Stream: Coq users

Topic: When to use `==` and when to use `=` in ssreflect

view this post on Zulip walker (Oct 19 2022 at 07:50):

I am moving some code from normal coq to ssreflect. and I had a lemma that says:

Lemma close_open_rec: forall t1 t2 idx lvl,
    lvl  fv t1 -> t2 = open_rec t1 idx (fvar lvl) -> t1 = close_rec t2 lvl idx.

The content of the lemma is not that important but this is one of the cases where I was not sure if I should use == instead of =.

note that both open_rec and close_rec are functions.

In the current implementation I had to destruct an expression as follows:

case idx_eq_i: (idx == i).

and at some point I had the following:

i, idx: nat
idx_eq_i: (idx == i) = true
idx = i

I couldn't find anything that link the two statements together in eqtype the closest thing I could find is

  forall [I : eqType] [T_ : I -> eqType] [u v : {i : I & T_ i}],
  u == v -> ssrfun.tag u = ssrfun.tag v

But I dont use this ssrfun.tag thing so it does not look relevant.

view this post on Zulip Julien Puydt (Oct 19 2022 at 07:56):

@walker Well, if you try:

From mathcomp Require Import all_ssreflect.

Check (_ == _).
Check (_ = _).

then you'll see one is bool and the other Prop, so basically it depends if you're considering a computable equality or a logical one.

view this post on Zulip walker (Oct 19 2022 at 07:58):

As per my understanding, all of _ == _ i s coerced to is_true(_ == _) so my question is more about when is it preferable rather than when can I.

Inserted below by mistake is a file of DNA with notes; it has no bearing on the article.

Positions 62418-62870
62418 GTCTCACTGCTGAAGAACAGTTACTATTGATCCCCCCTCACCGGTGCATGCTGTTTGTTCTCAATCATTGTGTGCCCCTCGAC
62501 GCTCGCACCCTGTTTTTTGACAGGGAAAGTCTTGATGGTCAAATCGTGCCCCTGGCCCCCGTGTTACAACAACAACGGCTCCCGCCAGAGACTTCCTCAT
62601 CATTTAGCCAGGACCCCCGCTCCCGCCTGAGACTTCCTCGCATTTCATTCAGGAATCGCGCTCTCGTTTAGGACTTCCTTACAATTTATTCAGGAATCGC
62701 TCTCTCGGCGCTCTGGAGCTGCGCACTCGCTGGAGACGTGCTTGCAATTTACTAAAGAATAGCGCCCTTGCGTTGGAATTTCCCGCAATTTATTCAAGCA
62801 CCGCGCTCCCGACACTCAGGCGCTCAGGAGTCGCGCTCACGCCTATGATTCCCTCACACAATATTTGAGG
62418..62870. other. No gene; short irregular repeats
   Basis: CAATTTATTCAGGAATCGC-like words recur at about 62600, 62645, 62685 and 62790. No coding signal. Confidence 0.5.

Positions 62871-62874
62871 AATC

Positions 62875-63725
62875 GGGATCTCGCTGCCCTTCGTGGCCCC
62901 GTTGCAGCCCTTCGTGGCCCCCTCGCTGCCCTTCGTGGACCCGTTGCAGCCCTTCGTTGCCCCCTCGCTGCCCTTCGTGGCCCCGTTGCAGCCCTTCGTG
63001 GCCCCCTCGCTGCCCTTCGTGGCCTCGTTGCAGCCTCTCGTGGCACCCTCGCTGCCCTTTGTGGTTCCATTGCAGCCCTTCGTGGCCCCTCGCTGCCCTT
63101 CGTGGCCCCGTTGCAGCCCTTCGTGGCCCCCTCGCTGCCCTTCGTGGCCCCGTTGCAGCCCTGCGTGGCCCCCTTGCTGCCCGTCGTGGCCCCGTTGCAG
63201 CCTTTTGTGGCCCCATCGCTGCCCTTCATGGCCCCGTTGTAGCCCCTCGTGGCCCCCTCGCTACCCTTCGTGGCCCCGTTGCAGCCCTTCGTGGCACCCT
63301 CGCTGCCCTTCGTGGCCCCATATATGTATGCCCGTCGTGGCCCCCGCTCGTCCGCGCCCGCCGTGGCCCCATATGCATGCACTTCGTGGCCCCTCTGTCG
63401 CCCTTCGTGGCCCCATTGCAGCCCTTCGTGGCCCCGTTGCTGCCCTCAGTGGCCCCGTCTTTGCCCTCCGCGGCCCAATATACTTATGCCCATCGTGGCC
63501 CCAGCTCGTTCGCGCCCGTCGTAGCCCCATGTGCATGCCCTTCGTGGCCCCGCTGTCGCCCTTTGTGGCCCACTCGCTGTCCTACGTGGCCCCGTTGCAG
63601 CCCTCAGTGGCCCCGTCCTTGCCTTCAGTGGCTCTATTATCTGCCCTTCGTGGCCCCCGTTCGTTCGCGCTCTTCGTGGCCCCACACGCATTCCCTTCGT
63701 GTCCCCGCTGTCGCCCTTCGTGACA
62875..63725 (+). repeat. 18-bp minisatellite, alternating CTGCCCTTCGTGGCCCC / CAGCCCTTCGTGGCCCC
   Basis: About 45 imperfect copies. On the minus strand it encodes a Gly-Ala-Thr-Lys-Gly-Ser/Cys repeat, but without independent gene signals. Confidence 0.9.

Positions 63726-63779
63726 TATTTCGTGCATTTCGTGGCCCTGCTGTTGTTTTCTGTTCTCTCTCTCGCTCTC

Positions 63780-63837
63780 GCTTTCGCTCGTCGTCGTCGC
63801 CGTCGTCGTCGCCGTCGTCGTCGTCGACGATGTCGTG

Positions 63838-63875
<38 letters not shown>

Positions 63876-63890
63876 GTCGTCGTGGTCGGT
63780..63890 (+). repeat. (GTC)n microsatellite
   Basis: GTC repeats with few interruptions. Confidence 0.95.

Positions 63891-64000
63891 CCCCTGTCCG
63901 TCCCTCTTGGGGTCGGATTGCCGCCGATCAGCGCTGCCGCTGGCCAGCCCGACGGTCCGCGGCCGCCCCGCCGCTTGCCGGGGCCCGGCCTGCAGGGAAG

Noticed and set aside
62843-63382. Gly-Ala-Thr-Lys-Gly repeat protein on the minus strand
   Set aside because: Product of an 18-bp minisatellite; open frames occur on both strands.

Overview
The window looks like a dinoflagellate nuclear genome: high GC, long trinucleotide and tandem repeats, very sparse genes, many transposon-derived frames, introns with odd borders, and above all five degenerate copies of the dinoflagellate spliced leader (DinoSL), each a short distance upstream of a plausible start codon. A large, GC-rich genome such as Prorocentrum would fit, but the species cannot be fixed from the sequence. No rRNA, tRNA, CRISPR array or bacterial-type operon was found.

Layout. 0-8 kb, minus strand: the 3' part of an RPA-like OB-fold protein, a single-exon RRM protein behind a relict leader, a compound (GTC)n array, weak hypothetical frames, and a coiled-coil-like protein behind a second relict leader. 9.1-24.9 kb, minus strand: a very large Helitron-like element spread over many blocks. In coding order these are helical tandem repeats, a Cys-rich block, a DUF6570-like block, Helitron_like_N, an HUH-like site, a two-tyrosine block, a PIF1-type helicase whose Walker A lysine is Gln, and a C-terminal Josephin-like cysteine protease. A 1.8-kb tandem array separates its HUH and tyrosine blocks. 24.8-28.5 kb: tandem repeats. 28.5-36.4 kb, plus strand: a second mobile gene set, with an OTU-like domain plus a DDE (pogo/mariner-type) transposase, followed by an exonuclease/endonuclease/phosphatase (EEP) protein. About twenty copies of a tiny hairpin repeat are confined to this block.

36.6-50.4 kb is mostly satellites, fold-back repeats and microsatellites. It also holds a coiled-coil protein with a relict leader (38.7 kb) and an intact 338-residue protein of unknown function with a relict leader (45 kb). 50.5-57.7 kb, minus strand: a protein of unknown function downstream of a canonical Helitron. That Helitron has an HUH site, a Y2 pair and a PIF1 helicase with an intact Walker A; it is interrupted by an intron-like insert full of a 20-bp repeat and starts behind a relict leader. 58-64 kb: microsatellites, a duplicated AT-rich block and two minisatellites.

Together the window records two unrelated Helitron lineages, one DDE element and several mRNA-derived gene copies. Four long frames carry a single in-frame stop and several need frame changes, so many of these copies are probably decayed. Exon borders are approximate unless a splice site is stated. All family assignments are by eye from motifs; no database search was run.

view this post on Zulip Julien Puydt (Oct 19 2022 at 07:59):

If it's computable, boolean is preferable afaik.

view this post on Zulip walker (Oct 19 2022 at 07:59):

It is not clear to me when should I consider computable equality (other than the basic example of numbers equality.

Also I don't know how to convert between the two notions.

view this post on Zulip Meven Lennon-Bertrand (Oct 19 2022 at 09:43):

If you can equip your type T with an eqType structure (ie a boolean function e : T -> T -> bool and a proof that forall t t', reflect (t = t') (e t t'), you can always go back and forth between the two notions using the eqP view. Here is a very simple example:

From mathcomp Require Import all_ssreflect.

Hypothesis (T : eqType).

Goal forall (P : T -> Type) (t t' : T), t == t' -> P t -> P t'.
  move => ? ? ? /eqP -> HP.
  by apply: HP.

Now, as to whether you should use one or the other I would say depends on how you want to use the lemma: typically, if you want to rewrite with it, then stating it with = is wise, because you cannot do rewrite lem if lem ends with t == t'. Conversely, if you usually want small-step computation steps with it (especially in hypothesis), then maybe using the computational version is smarter. But in the end the whole point of mathcomp is to make it easy to go back and forth between both representations, so making one choice or the other should not be too crucial :)

view this post on Zulip Emilio Jesús Gallego Arias (Oct 19 2022 at 15:41):

@walker the rule of thumb for me when I'm faced predicates that are "reflectable" is as follows:

Last updated: Jun 18 2024 at 09:02 UTC